There is widespread consensus that going forward, farmers must produce more food per unit of land and water. To do so, however, they simply cannot continue farming in the same way. They will have to build resilient systems and employ the appropriate technologies while facing climate change, volatility, shifting nutrition needs and the increasing scarcity of most of the physical factors of production.
Today, the movement for sustainable agriculture is gathering increasing support and acceptance within our food production systems. In this regard our approach to sustainable agriculture integrates three main goals:
1. Environmental health,
2. Economic profitability and
3. Social equity.
Agricultural sustainability rests on the principle that we must meet the needs of the present without compromising the ability of future generations to meet their own needs. Therefore, long term stewardship of natural resources involves maintaining or enhancing the quality of these resources and using them in ways that allow them to be regenerated for the future. The Department of Agriculture will continue to promote sustainable agriculture to ensure that farmers and fishers produce food in a manner which does not compromise the ability of our future generation to meet their own needs.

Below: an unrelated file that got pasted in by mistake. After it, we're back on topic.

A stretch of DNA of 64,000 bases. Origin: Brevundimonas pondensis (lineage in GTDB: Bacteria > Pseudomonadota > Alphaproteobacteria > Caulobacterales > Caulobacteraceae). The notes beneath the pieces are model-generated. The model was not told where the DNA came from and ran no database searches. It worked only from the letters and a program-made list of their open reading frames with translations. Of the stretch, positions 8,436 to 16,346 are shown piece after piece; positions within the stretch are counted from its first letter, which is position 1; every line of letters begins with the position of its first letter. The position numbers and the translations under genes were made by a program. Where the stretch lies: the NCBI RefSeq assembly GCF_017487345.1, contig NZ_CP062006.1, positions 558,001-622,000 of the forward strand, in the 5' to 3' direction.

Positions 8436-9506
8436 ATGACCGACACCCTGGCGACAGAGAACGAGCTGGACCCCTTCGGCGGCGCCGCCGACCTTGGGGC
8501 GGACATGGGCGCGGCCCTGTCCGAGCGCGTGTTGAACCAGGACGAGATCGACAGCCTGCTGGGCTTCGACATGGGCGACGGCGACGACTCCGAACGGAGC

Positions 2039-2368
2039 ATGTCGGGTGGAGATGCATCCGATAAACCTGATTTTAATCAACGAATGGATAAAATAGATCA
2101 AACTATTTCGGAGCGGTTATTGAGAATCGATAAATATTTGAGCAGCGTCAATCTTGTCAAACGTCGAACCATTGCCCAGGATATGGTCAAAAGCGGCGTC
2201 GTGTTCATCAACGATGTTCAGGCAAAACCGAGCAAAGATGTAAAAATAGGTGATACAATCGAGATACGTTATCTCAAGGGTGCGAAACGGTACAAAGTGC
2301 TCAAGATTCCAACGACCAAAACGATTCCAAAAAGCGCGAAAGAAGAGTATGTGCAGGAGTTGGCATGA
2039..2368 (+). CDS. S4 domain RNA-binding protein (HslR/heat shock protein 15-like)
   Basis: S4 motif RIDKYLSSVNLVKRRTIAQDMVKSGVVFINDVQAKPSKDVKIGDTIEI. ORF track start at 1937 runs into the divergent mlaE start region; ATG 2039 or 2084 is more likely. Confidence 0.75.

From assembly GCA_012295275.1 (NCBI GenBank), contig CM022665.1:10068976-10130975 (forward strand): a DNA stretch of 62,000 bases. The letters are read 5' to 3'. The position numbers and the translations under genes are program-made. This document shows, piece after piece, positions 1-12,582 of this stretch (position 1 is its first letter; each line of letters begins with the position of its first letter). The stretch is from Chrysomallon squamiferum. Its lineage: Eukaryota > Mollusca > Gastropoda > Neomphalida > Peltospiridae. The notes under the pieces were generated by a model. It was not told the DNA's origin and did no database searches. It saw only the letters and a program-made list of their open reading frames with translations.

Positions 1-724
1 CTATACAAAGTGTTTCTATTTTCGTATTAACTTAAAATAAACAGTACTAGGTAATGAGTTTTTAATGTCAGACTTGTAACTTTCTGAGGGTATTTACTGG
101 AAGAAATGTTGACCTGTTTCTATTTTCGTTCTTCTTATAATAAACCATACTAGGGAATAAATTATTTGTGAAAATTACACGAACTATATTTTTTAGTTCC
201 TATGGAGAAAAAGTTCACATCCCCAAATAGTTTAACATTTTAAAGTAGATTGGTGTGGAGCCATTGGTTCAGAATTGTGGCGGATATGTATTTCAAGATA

FAO has declared its biennial theme for 2020-2021, to be “Promoting healthy diets and preventing all forms of malnutrition”. With such a challenging goal, we all need to work together. We need to walk hand-in- hand and build healthy and sustainable food systems.
Your Government continues to put in place policies, regulations and market infrastructure to make nutritious foods available, accessible and affordable. Progress towards healthy diets requires collaboration by all stakeholders. Governments, Civil Society Organizations, food producers, research institutions and consumers, all have an important role to play. Equally important, we will continue to ensure that healthy diets are environmentally and economically sustainable.
I take the opportunity to wish everyone a productive World Food Day and provide assurances that the Department of Agriculture continues to implement work programmes that promote safe food systems.